As described in the last post, I use the term leadership to describe a whisper of inspiration or determination. A more accurate name is Intrinsic Leadership because the idea of taking it upon oneself to make a difference is a feeling that wells up within each individual. I wonder, how do we help people pay attention to this feeling?
Intrinsic Leadership might just be connected to what researcher Carol Dweck calls a growth mindset. Growth mindset is so prevalent now that it has become a buzzword found in parenting information, educational blogs, and even workplace cultures.
Dweck, a professor of psychology at Stanford University, along with her team of researchers studied how people unknowingly assess their own intelligence and abilities. They observed students who were highly motivated to achieve and those who were not as motivated. The highly motivated students displayed a sense of determination in the face of a challenge. The research over years found that raw intelligence did not prove to be a prediction of motivation.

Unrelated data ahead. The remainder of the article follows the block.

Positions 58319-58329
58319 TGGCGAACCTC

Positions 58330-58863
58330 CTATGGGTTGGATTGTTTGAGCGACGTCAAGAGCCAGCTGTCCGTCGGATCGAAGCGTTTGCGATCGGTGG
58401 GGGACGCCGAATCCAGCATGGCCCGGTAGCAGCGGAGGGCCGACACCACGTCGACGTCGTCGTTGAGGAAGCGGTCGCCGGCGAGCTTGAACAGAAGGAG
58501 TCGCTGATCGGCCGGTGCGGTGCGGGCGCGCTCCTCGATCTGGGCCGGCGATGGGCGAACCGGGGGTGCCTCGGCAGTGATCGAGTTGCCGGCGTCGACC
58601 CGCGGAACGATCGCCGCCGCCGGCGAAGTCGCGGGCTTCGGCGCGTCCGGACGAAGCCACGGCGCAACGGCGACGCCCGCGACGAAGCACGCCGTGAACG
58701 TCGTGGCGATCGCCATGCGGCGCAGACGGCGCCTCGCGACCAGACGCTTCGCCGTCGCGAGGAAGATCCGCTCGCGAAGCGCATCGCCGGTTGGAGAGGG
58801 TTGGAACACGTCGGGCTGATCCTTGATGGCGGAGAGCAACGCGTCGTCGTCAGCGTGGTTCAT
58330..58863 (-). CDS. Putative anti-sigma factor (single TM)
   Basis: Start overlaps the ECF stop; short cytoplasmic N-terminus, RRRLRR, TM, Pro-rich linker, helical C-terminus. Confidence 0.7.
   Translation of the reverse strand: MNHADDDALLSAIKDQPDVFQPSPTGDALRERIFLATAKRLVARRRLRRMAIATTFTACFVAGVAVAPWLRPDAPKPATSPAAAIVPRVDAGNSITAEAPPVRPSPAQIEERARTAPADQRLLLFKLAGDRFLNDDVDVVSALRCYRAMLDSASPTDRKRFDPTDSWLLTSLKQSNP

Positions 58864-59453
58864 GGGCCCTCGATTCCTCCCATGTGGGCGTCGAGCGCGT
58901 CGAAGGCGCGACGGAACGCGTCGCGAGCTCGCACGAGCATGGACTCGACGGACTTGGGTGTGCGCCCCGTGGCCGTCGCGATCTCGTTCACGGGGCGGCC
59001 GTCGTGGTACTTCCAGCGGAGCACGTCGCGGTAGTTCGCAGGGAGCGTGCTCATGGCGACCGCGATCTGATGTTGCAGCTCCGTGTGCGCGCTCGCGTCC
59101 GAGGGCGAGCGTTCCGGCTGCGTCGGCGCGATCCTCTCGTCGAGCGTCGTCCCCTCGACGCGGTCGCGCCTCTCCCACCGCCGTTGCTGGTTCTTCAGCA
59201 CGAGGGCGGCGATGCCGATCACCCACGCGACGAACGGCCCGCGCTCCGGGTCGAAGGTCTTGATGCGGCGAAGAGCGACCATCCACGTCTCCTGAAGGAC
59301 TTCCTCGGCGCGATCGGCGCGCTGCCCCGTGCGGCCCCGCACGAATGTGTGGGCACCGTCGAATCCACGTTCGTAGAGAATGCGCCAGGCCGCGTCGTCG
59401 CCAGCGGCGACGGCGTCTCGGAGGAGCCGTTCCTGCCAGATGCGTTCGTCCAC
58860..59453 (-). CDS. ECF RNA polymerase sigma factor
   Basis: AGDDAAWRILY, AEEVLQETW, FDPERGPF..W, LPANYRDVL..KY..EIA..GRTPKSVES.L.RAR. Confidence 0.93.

Since we who work with kids, model leadership, it makes sense to understand the growth mindset. We can assist them to see that effort may matter more than raw intelligence. You can test your own mindset here.
Like most self assessments it is easy to guess the best answer. Instead, answer honestly. Here are my results:
You agreed with 8 of Fixed Mindset statements and 3 of Growth Mindset Statements.
You have mostly a Fixed Mindset. The book shows you how to avoid the pitfalls of the Fixed Mindset, how to develop more of a Growth Mindset, and how to apply a Growth Mindset most effectively.
What does this all mean? At this point of my life, I feel that I might have missed the benefit of shifting my mindset while I was a student. Given this bit of insight about the malleability of intelligence, I would might have stuck with math problems and difficult concepts a little longer. The research points to the possibility of changing mindset. Check out this chart from www.mindsetworks.com
The researchers taught students in the green group that the intelligence is malleable and can improve with practice. They also taught teachers to praise effort not intelligence. Praising effort is key. Those of us who work or raise kids will benefit from improving on the way we acknowledge effort.
Cup of Leadership:
A blog for adults who lead kids to learn, read, and do. Follow blogger, Dee Bryce on twitter for more conversations.